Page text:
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Jun 5, 2016

Toyota is the top bidder for robotics pioneer Boston Dynamics

Posted by in categories: robotics/AI, transportation

Over the past couple of months, Google’s parent company Alphabet has been looking to offload its robotics division, Boston Dynamics, as it seeks to divert its attention to self-driving cars. Toyota’s Research Institute was thought to interested in picking up the company from the start, but Nikkei is now reporting that the car maker’s R&D arm is close to signing a deal for not only Boston Dynamics, but also Google’s Japanese robotics company, Schaft.

According to the newspaper, the Toyota Research Institute will use its $1 billion budget to purchase both companies. The Institute was established in November 2015 to develop AI, robotics and autonomous car technologies and opened its first facility in Silicon Valley in January.

Earlier this week, Tech Insider reported that the “ink is nearly dry” on the deal, suggesting it won’t be long until Alphabet and Toyota formally announce the trade. It added autonomous vehicle specialist Jaybridge Robotics to its team in March, now it’s looking to bolster its team ahead of a possible rollout of self-driving cars in 2020. Let’s hope Spot, Atlas and AlphaDog make the journey too.

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Jun 5, 2016

Plan to Fabricate a Genome Raises Questions on Designer Humans

Posted by in category: biotech/medical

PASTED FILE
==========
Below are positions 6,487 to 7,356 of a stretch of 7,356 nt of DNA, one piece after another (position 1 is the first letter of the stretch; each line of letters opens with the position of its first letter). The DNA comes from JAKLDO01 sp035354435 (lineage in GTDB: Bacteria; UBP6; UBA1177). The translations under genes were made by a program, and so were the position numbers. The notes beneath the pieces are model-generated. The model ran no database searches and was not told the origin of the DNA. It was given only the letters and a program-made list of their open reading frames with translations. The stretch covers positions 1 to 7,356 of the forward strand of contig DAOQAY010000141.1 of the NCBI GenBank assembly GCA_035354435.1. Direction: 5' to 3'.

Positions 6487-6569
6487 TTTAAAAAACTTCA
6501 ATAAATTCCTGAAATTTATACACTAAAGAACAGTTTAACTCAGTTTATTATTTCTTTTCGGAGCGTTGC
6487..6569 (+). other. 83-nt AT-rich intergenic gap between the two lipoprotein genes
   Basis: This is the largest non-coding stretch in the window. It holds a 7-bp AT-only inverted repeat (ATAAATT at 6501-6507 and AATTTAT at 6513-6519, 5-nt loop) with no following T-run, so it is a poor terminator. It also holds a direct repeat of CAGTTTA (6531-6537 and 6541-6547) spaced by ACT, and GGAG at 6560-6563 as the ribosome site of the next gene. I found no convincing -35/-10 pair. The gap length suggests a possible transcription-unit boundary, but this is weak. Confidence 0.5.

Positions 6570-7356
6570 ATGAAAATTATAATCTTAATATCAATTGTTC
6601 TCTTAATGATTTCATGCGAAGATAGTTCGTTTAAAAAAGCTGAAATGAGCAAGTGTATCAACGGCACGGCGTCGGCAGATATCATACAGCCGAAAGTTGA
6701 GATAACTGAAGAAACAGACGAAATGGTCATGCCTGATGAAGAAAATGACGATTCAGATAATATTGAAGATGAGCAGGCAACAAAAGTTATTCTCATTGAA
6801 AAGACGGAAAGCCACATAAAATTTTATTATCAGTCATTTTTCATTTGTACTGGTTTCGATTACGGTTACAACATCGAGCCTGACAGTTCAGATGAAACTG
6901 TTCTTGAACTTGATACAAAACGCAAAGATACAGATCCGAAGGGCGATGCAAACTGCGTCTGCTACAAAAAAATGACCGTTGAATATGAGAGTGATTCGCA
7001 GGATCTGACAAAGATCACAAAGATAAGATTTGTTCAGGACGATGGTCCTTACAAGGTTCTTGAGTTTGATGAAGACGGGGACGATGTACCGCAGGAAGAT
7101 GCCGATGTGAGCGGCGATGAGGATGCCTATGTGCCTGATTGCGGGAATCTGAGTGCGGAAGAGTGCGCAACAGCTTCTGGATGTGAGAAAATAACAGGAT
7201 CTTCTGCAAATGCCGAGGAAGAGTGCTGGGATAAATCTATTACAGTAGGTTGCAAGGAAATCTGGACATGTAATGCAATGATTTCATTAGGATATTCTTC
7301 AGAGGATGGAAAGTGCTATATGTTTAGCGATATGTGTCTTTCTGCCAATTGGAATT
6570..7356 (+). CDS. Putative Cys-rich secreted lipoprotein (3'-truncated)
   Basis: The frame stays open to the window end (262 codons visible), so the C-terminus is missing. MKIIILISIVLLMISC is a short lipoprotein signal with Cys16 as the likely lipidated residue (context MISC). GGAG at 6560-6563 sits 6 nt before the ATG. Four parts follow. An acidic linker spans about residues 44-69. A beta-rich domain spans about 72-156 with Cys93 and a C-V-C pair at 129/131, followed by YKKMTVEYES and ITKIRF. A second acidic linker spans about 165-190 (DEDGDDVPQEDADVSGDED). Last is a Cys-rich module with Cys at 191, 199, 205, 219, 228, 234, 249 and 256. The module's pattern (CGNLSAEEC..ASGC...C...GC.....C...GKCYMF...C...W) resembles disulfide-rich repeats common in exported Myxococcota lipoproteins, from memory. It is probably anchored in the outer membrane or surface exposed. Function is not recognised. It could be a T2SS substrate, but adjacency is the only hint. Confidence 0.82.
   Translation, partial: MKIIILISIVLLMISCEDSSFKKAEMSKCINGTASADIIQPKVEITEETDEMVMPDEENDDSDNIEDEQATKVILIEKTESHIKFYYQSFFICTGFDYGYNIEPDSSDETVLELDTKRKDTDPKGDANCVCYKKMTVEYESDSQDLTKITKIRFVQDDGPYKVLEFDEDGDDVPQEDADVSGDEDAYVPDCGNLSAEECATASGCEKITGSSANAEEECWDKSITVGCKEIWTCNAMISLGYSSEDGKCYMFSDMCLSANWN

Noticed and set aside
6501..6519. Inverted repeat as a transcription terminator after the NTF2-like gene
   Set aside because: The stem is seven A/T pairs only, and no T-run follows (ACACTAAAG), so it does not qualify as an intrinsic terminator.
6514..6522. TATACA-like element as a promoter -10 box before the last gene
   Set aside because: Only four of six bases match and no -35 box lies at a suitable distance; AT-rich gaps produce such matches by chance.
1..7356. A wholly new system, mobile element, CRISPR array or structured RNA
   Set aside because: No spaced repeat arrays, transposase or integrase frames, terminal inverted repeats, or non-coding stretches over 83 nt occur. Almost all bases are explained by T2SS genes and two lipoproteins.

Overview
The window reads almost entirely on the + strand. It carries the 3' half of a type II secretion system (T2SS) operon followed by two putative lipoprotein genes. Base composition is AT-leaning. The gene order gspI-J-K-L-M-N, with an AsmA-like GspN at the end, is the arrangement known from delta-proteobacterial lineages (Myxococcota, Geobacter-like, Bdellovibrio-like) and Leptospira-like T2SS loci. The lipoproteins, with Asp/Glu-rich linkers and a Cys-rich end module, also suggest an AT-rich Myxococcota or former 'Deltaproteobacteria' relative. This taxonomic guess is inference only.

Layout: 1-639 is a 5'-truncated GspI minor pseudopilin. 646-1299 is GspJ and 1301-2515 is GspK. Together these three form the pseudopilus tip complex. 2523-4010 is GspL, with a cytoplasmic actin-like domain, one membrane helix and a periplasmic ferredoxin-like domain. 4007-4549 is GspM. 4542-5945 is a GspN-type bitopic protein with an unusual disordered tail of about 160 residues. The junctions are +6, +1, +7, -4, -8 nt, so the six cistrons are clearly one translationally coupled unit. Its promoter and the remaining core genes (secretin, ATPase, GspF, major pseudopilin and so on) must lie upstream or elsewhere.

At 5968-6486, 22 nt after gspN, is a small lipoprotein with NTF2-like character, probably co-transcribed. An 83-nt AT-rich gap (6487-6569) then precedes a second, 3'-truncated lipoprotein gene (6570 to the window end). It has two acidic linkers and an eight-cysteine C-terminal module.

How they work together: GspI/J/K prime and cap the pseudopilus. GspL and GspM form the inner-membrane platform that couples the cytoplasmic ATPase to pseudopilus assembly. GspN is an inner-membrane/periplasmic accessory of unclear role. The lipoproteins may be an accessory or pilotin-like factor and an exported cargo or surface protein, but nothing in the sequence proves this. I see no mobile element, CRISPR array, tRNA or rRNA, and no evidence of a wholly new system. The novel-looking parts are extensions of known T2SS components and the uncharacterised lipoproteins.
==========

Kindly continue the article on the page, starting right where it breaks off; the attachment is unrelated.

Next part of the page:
What will scientists do with $100 million to mass-produce genes in the lab?

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Jun 5, 2016

Quantum weirdness survives space travel

Posted by in categories: encryption, quantum physics, satellites

In a feat that demonstrates the feasibility of using satellites to transmit uncrackable quantum messages, scientists have measured the quantum properties of photons sent to space and back again.

Physicists beamed the blips of light up to a satellite that reflected them back to Earth. Upon the photons’ return, the team, led by Paolo Villoresi of the University of Padua in Italy, observed a property known as quantum interference. That confirmed that the particles’ quantum traits remained intact over the 5,000-kilometer space voyage. The team reports the advance in a paper to be published in Physical Review Letters.

The technique could one day lead to quantum cryptography by satellite, allowing users to send snoop-proof encryption keys for encoding secret information. It’s important for the sake of secure communication and advancement of physics,” says Villoresi. But that’s not the only reason he took on the challenge. “I can more honestly say that it’s cool.”